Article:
photo by Ernest Webb
I joined the Journey of Nishiyuu in Kitigan Zibi, the Algonquin community near to Maniwaki, Quebec, on March 21.
I made my way to the community centre, where most of the walkers were being served breakfast. What struck me about the walkers as I entered the centre was how young many of them were. It seemed that a new generation was now taking responsibility for the future and doing something about it.
I could tell who had been on the walk since James Bay by how worn and soiled their signature white tunics were. The white tunic is based on a design that people wore long ago and most of the walkers were sporting them. Most of the tunics were made by mothers, aunties and grandmothers in a mad rush as the walkers joined; some had tunics sent to them as they made their way to Ottawa.
Many of the walkers were vets of earlier walks that started a few years ago in Eeyou Istchee and their biggest complaint was how hard it was to walk on pavement.
The journey added about 30 walkers in Kitigan Zibi, bringing the total to nearly 300.
Many knew the hardships of the journey while others had yet to learn of the pain on the feet, ankles and knees that each step brought. The people I spoke with said the pain was a small price to pay compared to what they were walking for.
The new friendships that developed could be seen as they talked and laughed their way through breakfast. A lot of them expressed regret that the journey would soon be over and they would have to leave their new family.
The ones with the crisp new tunics did not know what lay ahead, but they tackled the challenge with smiles and laughter.
Pearl Bosum, Oujé-Bougoumou
I felt pumped when I first started. The first few days were really tiring. I was really tired. It was fun though. There are a lot of things I’ve been learning as I walked. Going to other reserves I learned a lot of things and I learned languages too. I will remember the singing and dancing, the pow wow. We were welcomed in each territory and I’m thankful for the hospitality we were shown. The places where we stayed and suppers we were invited to.
I’m excited. Yesterday when I got here I was a little bit nervous because I didn’t know how the group was. Everyone is so nice and friendly it already feels like family. These people from Oujé they helped me so much, they encouraged me to join. I wasn’t very sure at first. I’ve been watching them for a long time and I’ve wanted to join the walkers, but I couldn’t because I was working. Since I got the week off I decided why not. While I have the time, there’s no excuse not to. I’m mostly here to encourage the young people who are walking. I’m walking for the young kids who are not able to walk. I have a son and I’m mostly walking for him so that he can walk in his own land as he pleases when he grows up. I’m like his feet right now.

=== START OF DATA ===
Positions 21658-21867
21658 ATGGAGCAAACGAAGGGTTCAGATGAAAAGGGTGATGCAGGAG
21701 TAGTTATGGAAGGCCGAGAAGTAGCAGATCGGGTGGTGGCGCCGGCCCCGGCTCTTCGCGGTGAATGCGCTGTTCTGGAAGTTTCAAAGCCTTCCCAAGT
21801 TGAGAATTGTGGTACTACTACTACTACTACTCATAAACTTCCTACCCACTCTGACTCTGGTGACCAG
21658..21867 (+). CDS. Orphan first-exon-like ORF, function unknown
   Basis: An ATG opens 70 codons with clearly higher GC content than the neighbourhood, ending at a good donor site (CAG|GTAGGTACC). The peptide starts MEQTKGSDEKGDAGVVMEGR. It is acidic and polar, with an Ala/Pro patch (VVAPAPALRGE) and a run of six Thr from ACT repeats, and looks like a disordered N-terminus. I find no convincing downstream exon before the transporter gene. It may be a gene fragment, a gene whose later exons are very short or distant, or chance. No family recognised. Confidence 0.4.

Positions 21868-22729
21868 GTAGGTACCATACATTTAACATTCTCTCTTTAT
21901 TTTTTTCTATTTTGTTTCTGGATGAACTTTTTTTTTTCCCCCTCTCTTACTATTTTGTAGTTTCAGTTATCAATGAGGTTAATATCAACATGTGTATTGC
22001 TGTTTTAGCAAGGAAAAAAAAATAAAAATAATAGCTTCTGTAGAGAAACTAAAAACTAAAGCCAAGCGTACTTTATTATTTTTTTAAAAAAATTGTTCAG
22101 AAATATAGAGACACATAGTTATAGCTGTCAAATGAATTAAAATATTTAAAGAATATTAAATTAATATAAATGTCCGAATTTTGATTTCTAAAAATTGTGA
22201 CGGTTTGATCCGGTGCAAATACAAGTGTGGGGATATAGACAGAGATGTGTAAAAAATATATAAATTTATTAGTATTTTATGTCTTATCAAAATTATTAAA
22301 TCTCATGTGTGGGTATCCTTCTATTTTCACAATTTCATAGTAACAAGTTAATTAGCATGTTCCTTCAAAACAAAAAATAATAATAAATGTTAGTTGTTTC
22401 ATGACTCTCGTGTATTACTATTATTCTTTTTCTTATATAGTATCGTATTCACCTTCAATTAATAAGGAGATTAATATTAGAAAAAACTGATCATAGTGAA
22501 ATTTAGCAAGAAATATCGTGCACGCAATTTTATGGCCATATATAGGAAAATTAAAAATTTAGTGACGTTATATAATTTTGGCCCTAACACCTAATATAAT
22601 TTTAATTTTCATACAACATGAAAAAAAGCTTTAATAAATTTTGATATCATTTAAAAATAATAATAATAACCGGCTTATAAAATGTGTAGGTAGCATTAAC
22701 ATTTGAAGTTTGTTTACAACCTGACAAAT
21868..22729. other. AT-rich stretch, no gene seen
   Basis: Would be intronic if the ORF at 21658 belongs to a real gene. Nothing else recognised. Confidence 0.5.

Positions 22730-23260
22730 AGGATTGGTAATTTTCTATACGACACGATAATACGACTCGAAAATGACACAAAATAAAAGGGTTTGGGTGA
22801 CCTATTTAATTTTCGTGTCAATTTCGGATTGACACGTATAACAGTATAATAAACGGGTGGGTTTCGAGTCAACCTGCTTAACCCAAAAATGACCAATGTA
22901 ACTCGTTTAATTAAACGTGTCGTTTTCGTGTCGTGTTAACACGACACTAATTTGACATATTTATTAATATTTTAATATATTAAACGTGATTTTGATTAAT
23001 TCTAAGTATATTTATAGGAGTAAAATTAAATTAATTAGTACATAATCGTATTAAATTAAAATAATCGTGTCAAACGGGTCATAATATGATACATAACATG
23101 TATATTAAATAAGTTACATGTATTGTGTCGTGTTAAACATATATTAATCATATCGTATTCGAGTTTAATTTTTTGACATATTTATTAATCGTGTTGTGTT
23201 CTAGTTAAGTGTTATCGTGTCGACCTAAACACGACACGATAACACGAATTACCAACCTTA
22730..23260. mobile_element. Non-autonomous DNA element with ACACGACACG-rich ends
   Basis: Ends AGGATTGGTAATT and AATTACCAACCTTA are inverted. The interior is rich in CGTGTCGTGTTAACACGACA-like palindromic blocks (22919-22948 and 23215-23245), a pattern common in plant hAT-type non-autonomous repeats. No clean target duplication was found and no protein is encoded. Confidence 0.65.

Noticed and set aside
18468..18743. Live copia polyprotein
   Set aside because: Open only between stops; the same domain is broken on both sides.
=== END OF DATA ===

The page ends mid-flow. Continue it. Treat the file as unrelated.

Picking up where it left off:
Amy Mianscum, Oujé-Bougoumou
I like meeting new people and especially my (white) coat. I love it. I was scared and nervous, but in a happy mood.
Johnny Mianscum, Oujé-Bougoumou
I’m trying to help anybody on the journey and trying to get the message across, especially for unity among nations. I was excited when I left home, then I got here and now I’m ecstatic. We usually get a warm welcome from the locals. They welcome us with open arms, good food and a warm place to stay. They cover everything we need, so there is nothing to complain about. We expect a warm welcome in Ottawa just like ones in every other community.
Benjamin Capsissit, Oujé-Bougoumou, started in Pikogan
It helps me to clear my head when I walk, seeing nature. I like meeting new people and going to new places.
Rosalind Sam, Chisasibi, started in Eastmain
I’m happy to walk. I was happy when we walked the land, Cree land, when we used snowshoes. We’re treated very well when we reach different communities. It’s my first time doing this. I wanted to help them and I want to help myself.
Rusty and Bella Mianscum, Oujé-Bougoumou
I was only supposed to watch at first. But then we were asked to join and we agreed right away. We’re meeting new friends and we’re treated well along the way. I will miss my new friends once this is over.
Merlin Kanatewat, Chisasibi
I’ve done walks many times now, but this is hard when we walk on the pavement. Our feet don’t hurt when we walk in the bush.
Philip Rupert, James Loutitt, Albert Icebound
James: I worked as a roadrunner. When my ankle was sore I had to get up real early and we were usually the last ones to get to sleep. Walking on the pavement is hard though. It really hurts the feet. But as a roadrunner you’re constantly working.
Marissa Wawatie, Tyanne Ratt-Decoursay, Rosie Keyes
Marissa: I’m walking for my future and for other people’s future
Tyanne: I’m walking so we have a better future and I’m representing my community Barriere Lake.
Mona Tolley, Sue Thran, Mandy Commonda, Karen Buckshot
Mandy: The biggest thing we’ve had to organize was the food. We started feeding them when they left Rapid Lake and we will continue to feed them. Now we’re working on organizing their baggage.